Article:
UNF Faculty Domains is about offering faculty “the opportunity to create academic publishing spaces using modern web applications”. As a UNF faculty member diving into this initiative, you may now be considering all of the things that you want to include and link to on your web space. Your audience may include other academic colleagues, news organizations looking for expertise, students who attend UNF or are considering it, and the Internet community in general. However, you may be overlooking, certainly unintentionally, a group of visitors who literally look at your website in a completely different way.
It is estimated that over 20% of adults in the U.S. have some type of disability (https://www.cdc.gov/media/releases/2015/p0730-us-disability.html). When it comes to viewing content on the Web, a person’s disability can manifest itself in many types of obstacles to understanding information being presented. We recommend you begin with the WebAIM organization’s introduction to accessibility to learn about web accessibility. WebAIM provides a web accessibility evaluation tool (WAVE), as well as web browser extensions (plugins) that allow you to check your site for accessibility errors, alerts, and features. WebAIM also offers Accessible Site Certification. The World Wide Web Consortium (W3C) also has a Web Accessibility Perspectives page that can help you “learn about the impact of accessibility and the benefits for everyone in a variety of situations.”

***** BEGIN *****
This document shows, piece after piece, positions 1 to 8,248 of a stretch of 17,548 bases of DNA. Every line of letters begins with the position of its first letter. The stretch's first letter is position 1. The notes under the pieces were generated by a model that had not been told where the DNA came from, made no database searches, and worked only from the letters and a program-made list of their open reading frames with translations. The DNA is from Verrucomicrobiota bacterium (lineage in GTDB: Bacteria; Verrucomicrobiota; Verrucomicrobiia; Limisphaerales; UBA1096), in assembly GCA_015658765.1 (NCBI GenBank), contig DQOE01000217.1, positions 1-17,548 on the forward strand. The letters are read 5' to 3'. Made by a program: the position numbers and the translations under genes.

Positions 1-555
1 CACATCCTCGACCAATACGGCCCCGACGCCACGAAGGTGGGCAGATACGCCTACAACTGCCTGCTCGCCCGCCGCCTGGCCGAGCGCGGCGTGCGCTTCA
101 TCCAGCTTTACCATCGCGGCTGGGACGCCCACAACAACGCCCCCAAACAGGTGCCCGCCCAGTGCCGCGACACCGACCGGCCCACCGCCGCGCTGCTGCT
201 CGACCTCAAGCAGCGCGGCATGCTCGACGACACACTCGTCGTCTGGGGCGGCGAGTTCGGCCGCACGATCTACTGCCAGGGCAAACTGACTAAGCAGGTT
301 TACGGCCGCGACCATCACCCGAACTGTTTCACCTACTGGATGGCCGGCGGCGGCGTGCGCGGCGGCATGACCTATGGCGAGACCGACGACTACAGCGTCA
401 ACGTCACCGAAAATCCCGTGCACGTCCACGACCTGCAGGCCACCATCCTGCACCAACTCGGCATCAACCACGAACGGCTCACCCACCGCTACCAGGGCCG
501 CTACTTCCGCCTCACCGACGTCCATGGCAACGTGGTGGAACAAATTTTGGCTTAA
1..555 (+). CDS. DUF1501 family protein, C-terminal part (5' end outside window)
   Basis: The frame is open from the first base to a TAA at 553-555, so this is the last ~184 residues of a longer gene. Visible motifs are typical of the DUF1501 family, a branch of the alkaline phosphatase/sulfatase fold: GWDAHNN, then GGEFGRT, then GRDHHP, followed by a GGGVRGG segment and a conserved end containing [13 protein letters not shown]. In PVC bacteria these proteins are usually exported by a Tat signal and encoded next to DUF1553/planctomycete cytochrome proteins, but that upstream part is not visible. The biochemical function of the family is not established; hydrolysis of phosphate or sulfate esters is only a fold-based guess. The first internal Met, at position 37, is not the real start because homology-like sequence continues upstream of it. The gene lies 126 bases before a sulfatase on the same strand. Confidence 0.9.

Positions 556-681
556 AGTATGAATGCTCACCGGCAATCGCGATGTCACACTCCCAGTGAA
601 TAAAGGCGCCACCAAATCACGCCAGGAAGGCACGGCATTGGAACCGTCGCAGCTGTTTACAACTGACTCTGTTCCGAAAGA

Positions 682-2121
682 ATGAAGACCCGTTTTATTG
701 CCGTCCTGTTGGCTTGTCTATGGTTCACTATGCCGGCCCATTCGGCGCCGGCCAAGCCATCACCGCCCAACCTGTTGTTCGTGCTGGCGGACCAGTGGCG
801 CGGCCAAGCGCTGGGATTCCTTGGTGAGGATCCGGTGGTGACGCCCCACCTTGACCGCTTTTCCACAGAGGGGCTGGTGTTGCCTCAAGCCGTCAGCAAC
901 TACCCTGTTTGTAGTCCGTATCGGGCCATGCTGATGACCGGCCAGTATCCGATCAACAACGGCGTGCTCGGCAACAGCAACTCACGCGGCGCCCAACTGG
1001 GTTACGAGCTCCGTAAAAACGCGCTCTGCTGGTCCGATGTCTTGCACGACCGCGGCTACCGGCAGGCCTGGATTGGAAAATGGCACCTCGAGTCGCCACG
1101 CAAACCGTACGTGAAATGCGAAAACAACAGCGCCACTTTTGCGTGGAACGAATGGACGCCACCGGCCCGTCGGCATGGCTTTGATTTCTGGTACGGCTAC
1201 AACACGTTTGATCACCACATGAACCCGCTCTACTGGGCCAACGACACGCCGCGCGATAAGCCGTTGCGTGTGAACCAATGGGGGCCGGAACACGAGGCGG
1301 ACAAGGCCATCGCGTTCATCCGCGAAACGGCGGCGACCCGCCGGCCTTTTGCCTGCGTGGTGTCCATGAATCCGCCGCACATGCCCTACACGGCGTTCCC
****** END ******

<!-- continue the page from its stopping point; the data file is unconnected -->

UNF Faculty Domains offers two web applications, WordPress and Omeka, that offer strategies for enabling accessibility in sites built with those tools. While WordPress makes available an entire handbook of resources for accessibility, we recommend you begin with the WordPress Accessibility Quick Start Guide which outlines some of the topics related to building a web page and providing maximum accessibility. Omeka provides several resources on the Omeka Accessibility Statement page.
Since the W3C released version 2 of their Web Content Accessibility Guidelines (WCAG) in 2008, WordPress has continued to support those guidelines in their core software. While it can be somewhat overwhelming at first to understand what needs to be considered in creating an accessible site, many accessibility focused themes and plugins are available to make the process of building a WordPress website manageable.
More information is available on UNF’s ADA Web Accessibility page.